> hope to.  If you wanted to annotate a selection of text within a MS
> Word document, you would need Microsoft to register a fragment
> description for .doc and .docx.  Given that this is a useful sort of
> thing to do, and it can't be done with fragment URIs, we need a
> selector concept as in form (2)
>
> * They are not extensible, and especially Media Fragment URIs which we
> lobbied hard for before the specification was finalized, but to no
> avail.  As soon as anyone needed something slightly richer or more
> expressive ... like a circular area rather than rectangular ... then
> we would be back in the situation where we needed a selector again.
> If they were extensible, this would have helped.
>
> * Thus, there is a need for a Selector that describes the segment of a
> resource separately from its identity.  Given that this is required,
> we felt it most consistent to always use a Selector, but to import the
> fragment description semantics into it.  This solves all of the issues
> above at the expense of being somewhat more verbose.
>   - You can always query oa:hasSource to find the URI of the target
> resource, without any segment information
>   - You, or a third party, can always attach a State to give the time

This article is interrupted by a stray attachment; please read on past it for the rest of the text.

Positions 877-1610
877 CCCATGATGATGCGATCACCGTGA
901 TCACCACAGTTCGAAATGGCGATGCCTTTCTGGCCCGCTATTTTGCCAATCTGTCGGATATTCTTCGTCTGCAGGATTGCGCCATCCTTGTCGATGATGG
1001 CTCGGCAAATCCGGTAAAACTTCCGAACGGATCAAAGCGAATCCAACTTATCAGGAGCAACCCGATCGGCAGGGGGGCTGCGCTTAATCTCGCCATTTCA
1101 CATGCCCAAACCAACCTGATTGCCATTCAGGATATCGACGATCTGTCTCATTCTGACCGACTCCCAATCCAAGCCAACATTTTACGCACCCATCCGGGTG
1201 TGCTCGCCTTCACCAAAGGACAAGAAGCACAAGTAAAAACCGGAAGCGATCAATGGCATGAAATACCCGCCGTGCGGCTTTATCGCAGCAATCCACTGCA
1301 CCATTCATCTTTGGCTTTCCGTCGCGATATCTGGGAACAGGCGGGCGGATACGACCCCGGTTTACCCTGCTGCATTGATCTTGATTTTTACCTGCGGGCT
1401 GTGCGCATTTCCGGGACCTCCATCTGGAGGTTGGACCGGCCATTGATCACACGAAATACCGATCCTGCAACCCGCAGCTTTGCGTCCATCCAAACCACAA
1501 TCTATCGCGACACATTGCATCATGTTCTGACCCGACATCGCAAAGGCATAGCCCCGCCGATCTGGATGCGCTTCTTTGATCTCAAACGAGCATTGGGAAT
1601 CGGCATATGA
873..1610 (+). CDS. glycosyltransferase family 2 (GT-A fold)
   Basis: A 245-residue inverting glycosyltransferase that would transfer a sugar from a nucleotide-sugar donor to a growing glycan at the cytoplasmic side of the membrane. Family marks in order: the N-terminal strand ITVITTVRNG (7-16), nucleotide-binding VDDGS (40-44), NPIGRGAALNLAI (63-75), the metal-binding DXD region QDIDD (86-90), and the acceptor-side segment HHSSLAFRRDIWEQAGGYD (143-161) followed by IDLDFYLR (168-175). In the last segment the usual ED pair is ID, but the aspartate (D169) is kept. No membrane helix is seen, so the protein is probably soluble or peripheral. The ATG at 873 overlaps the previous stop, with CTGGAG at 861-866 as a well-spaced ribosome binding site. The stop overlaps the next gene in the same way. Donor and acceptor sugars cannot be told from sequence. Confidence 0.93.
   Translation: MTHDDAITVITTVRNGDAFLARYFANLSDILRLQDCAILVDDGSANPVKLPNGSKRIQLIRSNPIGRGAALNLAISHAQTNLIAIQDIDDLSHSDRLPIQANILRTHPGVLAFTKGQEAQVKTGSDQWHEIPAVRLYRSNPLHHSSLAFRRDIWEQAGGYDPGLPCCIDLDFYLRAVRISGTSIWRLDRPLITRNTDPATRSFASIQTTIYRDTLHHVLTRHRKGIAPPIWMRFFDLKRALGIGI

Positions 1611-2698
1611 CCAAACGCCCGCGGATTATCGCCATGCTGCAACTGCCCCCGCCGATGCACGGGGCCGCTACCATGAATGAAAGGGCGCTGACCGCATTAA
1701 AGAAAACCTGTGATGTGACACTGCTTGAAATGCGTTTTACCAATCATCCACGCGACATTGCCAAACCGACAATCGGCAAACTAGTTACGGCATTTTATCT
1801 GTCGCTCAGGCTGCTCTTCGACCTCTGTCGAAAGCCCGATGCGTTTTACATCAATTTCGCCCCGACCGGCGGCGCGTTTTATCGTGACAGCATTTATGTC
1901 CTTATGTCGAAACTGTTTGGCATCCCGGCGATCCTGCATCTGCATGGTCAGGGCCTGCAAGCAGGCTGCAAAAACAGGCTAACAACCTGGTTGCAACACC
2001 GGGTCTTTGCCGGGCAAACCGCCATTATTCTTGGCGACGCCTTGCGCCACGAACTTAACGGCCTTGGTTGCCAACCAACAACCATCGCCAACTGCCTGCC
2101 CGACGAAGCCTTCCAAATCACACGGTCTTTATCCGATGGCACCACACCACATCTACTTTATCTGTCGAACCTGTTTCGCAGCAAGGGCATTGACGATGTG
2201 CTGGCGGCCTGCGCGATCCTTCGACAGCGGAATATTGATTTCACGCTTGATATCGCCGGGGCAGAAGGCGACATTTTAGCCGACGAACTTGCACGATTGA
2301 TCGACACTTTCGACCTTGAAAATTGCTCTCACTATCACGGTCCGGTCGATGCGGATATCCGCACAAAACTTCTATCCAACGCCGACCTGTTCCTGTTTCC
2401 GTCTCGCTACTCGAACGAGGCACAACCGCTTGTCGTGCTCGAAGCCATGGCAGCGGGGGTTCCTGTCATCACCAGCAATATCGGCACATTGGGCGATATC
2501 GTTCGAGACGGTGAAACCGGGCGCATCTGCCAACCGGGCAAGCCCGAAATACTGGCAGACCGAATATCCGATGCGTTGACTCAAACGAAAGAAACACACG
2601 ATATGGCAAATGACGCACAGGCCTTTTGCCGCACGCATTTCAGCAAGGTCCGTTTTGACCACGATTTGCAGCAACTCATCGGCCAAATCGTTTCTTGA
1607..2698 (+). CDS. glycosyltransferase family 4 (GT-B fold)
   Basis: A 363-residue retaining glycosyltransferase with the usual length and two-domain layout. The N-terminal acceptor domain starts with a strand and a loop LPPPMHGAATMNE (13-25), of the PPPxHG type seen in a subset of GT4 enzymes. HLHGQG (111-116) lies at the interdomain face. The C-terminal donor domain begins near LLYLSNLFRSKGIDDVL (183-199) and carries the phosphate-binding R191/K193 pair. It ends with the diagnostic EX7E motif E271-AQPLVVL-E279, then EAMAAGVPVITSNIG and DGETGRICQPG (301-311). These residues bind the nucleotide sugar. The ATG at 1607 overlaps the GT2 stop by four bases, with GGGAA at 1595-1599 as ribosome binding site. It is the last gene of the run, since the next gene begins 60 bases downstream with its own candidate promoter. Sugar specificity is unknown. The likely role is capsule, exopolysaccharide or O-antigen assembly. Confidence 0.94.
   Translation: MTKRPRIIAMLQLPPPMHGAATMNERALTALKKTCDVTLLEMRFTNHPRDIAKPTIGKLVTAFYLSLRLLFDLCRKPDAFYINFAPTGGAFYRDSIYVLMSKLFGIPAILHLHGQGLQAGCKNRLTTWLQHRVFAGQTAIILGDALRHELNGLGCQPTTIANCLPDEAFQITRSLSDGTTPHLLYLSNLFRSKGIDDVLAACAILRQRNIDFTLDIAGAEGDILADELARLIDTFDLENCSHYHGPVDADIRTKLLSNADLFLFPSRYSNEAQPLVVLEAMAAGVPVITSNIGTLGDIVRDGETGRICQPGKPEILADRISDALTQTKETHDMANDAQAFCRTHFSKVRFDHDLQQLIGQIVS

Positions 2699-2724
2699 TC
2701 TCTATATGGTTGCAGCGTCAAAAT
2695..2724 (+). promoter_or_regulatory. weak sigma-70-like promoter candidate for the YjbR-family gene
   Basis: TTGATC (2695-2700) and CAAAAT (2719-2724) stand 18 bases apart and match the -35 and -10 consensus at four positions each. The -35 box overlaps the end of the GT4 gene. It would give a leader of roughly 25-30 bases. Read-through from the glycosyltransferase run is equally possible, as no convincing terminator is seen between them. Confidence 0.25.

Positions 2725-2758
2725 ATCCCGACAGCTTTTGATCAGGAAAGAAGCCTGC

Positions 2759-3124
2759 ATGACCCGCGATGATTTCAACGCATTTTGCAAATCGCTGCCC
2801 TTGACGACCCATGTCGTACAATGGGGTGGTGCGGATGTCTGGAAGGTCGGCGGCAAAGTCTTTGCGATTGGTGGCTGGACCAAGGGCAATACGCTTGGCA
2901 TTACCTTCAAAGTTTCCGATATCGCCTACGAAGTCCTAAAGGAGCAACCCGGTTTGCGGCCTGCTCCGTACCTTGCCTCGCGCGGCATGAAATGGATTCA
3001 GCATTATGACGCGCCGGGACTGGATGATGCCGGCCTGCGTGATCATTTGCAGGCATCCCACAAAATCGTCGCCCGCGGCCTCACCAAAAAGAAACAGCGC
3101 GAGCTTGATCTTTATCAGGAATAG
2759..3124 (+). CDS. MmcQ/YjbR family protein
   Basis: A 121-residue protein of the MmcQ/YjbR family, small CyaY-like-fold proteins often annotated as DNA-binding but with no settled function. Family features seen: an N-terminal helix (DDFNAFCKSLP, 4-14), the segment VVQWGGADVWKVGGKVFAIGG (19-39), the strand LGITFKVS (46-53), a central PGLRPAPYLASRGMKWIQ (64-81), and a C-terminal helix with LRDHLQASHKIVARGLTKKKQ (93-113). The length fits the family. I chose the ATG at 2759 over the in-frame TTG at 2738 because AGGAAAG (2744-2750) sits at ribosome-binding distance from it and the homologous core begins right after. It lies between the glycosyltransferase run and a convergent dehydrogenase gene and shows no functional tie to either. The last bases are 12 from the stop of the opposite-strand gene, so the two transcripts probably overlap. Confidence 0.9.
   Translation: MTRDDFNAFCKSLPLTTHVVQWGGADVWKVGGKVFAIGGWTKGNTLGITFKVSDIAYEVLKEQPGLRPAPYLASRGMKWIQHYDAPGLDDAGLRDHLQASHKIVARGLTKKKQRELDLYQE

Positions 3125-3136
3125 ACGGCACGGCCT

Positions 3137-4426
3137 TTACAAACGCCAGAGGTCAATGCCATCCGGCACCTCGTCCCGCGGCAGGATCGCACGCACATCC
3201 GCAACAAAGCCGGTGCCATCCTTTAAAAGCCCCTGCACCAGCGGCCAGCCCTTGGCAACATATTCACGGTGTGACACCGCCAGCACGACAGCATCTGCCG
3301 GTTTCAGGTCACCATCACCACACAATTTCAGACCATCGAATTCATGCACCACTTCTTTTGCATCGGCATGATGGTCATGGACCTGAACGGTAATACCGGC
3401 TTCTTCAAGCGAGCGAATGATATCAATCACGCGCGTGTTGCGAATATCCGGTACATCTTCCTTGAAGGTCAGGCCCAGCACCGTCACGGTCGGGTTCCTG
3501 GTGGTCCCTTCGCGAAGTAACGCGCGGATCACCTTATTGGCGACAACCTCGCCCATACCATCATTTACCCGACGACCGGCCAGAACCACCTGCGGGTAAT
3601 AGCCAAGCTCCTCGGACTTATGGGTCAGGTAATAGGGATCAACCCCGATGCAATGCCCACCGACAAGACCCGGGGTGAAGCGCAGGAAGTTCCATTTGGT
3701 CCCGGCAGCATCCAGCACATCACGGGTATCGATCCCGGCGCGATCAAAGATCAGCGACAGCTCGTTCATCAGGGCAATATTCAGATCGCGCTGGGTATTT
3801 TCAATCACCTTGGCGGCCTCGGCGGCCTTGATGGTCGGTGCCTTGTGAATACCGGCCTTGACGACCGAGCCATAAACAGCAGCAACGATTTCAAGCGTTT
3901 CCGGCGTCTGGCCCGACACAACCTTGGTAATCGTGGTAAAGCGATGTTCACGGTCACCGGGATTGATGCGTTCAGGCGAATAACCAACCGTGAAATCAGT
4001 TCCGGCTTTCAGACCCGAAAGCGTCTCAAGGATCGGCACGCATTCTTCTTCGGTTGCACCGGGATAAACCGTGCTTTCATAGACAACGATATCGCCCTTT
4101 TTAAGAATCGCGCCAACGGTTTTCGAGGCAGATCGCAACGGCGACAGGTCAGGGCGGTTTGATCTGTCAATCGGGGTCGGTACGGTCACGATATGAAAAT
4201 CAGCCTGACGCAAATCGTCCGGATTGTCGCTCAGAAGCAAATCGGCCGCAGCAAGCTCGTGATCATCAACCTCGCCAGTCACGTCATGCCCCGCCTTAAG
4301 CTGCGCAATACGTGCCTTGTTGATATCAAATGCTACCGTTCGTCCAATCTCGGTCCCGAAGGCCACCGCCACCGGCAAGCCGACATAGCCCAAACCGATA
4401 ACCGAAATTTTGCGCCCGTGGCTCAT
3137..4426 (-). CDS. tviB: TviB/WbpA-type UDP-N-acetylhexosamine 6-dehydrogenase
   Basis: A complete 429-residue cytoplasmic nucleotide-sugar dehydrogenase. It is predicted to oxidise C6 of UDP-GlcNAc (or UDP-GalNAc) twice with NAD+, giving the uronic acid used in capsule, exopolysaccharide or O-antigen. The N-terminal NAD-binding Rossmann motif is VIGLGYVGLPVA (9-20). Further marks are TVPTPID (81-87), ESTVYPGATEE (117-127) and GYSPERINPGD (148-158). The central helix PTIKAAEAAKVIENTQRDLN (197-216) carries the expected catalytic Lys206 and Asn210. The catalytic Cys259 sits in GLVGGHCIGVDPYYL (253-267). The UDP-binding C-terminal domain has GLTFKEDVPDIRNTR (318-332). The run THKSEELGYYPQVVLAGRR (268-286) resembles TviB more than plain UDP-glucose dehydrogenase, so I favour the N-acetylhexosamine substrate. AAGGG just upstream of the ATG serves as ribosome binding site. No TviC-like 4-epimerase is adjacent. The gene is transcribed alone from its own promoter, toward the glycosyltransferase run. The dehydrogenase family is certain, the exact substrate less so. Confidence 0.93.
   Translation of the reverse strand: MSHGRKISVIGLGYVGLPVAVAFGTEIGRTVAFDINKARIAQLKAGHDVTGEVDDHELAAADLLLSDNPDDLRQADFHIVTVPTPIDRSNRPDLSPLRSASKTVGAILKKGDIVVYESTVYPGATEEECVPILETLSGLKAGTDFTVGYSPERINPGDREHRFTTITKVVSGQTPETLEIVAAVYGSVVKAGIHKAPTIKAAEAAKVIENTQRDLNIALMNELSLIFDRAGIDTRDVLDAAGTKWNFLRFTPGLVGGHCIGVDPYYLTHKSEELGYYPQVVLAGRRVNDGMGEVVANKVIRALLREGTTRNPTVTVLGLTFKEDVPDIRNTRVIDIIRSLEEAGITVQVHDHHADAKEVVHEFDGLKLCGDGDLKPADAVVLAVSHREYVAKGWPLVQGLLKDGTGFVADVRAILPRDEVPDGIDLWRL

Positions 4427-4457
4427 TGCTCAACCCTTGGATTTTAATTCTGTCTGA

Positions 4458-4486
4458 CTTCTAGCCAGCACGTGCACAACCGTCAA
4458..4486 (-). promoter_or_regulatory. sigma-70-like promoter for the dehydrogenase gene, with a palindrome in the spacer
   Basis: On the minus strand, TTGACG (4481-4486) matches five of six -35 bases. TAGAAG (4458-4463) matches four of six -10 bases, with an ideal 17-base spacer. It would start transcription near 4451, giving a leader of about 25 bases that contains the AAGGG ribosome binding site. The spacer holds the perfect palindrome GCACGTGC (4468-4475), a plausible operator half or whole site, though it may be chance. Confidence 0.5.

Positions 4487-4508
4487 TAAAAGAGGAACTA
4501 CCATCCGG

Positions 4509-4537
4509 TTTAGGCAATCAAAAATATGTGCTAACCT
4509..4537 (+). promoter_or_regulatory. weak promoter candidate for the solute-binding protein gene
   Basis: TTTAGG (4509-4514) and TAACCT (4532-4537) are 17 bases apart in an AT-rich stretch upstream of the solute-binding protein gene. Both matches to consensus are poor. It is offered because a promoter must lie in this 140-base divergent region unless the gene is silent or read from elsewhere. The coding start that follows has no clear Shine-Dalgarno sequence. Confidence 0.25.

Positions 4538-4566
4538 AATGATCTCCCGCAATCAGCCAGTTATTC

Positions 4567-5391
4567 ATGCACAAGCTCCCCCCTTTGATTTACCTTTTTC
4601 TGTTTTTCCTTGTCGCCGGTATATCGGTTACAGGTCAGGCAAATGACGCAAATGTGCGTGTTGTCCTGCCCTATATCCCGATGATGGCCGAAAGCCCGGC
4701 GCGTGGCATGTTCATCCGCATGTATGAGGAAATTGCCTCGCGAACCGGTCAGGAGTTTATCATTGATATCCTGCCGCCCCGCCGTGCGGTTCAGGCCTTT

> for the representation.  The failure to consider the dynamic nature of
> web resources has been the downfall of many annotation systems in the
> past, and we fully intend to learn from their mistakes.
>   - Multiple descriptions are possible, and can work across mime types.
>   There is no confusion about what the Specific Resource identifies as
> it does not also try to describe it.
>   - We can be as expressive as we like using a Selector, and remain
> consistent with a single model
>   - We can have selectors for new and old media types, without the
> blessing of the IANA/IETF registries
>   - Selectors are infinitely extensible
>   - There is a single model, not two possibilities that everyone would
> need to implement both of or risk splitting their user base
>   - We import the semantics of the fragment definitions, so are not
> re-inventing those.  We simply split the fragment away from the URI of
> the full resource to gain the benefits of the above.
>   - And finally we tried both ways and the consensus of the group was
> that the single selector model was the better approach
>
> After all of that, if you're still not convinced, then as Paolo says
> it's only a recommendation to use this approach.  If you feel that
> some additional bytes in an already extremely verbose format is too
> high a cost for interoperability, expressiveness, consistency and the
> understandability of your annotations, then it is not forbidden to
> annotate a fragment URI directly. I hope, of course, that you're
> convinced otherwise by the arguments above :)
>
> Rob
>
> On Thu, Oct 4, 2012 at 7:12 AM, Paolo Ciccarese
> <paolo.ciccarese@gmail.com>  wrote:
>> Hi Nick,
>> the idea is that you can use the fragments URIs but not directly as they
>> are.
>>